Justice and Freedom

05 Mar 2014 Civil Disobedience: a principled position statement

The following Position Statement on Civil Disobedience was drafted by Marc Slingerland, principal of Calvin Christian School in Coalhurst, Alberta. He has kindly agreed to let us reproduce it here, for our readers' consideration. Guiding Biblical principles on the issue of Civil Disobedience: 1) Obedience to God's law supersedes subjection to human authority. "We ought to obey God rather than men" (Acts 5:29). (e.g., the apostles continued preaching after they were told not to by the Sanhedrin.) 2) We owe obedience to civil government, which is also instituted by God....

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12 Jul 2013 New Lesson Plan: Religious Persecution

Note: find a list of lesson plans for high school students and home school families here. Ayman Nabil Labib was a seventeen-year-old high school student in the Upper Egyptian town of Mallawi. Ayman was a Coptic Christian. On October 16, 2011, his Arabic-Language teacher began insulting and harassing the teenager during class. He told Ayman to wipe off the Coptic cross from his wrist. He told his teacher that it was a tattoo, and added that he was also wearing a necklace with a cross. When the teacher heard this,...

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21 May 2013 Toronto casino is dead!

The plans for the new Toronto casino have crumbled in a pretty spectacular way. In a crushing defeat, the Toronto casino was sent to the dustbin of history with a vote of 38-6! What is most impressive about the story is that grassroots Canadians are credited with making it happen. Regular Canadians, worried about the health of families, concerned about the ability of small and mid-size businesses being able to compete with casinos and disgusted by the cruelty of governments making incredible sums of money off of addicts, these Canadians...

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03 May 2013 New Private Member’s Bill Would Place Necessary Checks on Party Power

By Lennart DeVisser (www.ARPACanada.ca): Is Canada's Parliament still democratic? Recent events make this question hard to answer with confidence. Green Party Leader Elizabeth May is one of many who are appalled by the abuse of power by party leaders. With her new Private Member's Bill, she is doing something to change this. At a press conference yesterday, Ms. May explained why she is pushing for an amendment to the Canada Elections Act. An Act to amend the Canada Elections Act aims at putting power back into the hands of MPs and their constituents. She is motivated by what she calls "the noxious effect of party discipline on our democracy." This proposed amendment would require candidates running for seats in Parliament to be endorsed by members of their political party's electoral district association.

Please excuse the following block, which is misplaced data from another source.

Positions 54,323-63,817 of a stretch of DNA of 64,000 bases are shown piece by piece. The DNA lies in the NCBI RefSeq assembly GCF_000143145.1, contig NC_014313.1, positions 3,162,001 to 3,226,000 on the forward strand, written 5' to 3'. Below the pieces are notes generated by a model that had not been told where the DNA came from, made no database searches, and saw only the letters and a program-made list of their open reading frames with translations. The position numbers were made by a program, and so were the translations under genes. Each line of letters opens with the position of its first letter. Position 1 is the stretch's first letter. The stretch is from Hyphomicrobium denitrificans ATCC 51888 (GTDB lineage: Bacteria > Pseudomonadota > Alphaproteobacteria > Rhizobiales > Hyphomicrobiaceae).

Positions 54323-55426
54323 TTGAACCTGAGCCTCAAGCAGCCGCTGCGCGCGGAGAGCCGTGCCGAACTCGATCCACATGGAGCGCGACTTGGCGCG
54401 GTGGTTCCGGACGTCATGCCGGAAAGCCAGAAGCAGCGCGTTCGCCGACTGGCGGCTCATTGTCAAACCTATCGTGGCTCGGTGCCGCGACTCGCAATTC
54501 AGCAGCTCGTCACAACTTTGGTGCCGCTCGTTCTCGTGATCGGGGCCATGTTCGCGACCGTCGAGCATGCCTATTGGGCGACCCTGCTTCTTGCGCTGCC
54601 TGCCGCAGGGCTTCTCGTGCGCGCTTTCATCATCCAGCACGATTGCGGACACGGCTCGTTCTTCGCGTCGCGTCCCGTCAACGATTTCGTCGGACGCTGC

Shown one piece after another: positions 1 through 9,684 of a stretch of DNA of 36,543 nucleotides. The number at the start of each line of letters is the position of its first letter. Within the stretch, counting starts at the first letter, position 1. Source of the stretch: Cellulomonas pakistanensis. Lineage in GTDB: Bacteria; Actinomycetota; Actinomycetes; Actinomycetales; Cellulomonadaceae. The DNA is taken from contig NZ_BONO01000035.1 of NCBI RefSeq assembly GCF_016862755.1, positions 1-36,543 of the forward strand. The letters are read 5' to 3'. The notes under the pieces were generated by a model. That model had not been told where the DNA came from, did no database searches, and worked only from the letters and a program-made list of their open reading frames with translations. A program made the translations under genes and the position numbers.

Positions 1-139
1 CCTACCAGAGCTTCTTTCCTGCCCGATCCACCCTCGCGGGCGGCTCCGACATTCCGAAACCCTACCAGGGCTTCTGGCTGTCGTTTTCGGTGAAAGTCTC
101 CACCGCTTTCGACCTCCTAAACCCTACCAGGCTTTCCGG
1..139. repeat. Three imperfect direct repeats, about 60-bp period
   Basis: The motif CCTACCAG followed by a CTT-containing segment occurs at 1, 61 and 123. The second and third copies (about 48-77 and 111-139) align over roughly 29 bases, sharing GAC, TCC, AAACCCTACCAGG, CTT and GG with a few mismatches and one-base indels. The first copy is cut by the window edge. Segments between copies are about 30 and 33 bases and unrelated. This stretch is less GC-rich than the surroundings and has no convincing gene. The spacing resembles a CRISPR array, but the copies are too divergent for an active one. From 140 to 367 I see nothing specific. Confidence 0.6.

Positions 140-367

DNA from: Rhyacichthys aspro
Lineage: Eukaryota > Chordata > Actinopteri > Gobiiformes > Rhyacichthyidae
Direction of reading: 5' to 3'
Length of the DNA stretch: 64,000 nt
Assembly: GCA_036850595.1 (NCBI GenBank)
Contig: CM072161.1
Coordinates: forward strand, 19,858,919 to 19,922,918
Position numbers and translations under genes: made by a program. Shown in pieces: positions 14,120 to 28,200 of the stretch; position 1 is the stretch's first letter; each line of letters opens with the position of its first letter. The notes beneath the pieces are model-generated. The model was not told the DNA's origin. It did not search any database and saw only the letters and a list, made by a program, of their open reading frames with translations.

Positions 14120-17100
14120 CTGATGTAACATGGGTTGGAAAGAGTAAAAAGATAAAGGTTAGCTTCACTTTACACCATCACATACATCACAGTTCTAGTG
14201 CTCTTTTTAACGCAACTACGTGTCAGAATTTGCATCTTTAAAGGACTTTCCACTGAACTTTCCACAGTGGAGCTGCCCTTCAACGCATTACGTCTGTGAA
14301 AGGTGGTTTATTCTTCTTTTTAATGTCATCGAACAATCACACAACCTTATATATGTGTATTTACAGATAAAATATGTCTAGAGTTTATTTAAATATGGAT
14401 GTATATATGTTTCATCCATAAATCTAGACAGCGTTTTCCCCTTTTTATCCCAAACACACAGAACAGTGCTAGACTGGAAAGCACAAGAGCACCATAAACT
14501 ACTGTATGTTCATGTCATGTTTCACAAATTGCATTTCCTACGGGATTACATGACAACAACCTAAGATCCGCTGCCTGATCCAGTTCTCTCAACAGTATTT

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24 Apr 2013 A Huge Win for Democracy: Party Leaders Reigned In

ARPA note: This decision by the House of Commons Speaker is critical to the health of Canadian democracy. The NDP and Conservative parties in particular have been squashing our MP's ability to speak on behalf of their conscience and their constituents. We thank the Lord that he turned a disappointment (the muzzling of Warawa) into a huge and lasting win. Globe and Mail, April 24 2013: In a ruling that challenges the centralized discipline of Stephen Harper’s Conservative government, the man who presides over the House of Commons is inviting...

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17 Apr 2013 Casinos cost more than you think Mr. Ford!

This week, ARPA Canada sent a letter to Toronto's Mayor Rob Ford and the 44 councillors urging them to reconsider the Mayor's position on building a casino in the downtown core. Mr. Ford is on record as advocating for the casino as a financial saviour of the city. Sadly, he has dismissed outright many of the social scientific evidence that demonstrates the incredible costs to the city in law enforcement and lost revenue for small and mid-size business as well as the heavy toll on addiction services and the losses...

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07 Mar 2013 Human rights commissions have had their day

National Post, Jonathan Kay - Would any Canadian government, even at the provincial level, ever have the courage to eliminate the human rights commissions (HRCs) whose judgments have become such a national joke in recent years? If you think the answer is no, consider a precedent: the federal Court Challenges Program (CCP) of Canada.
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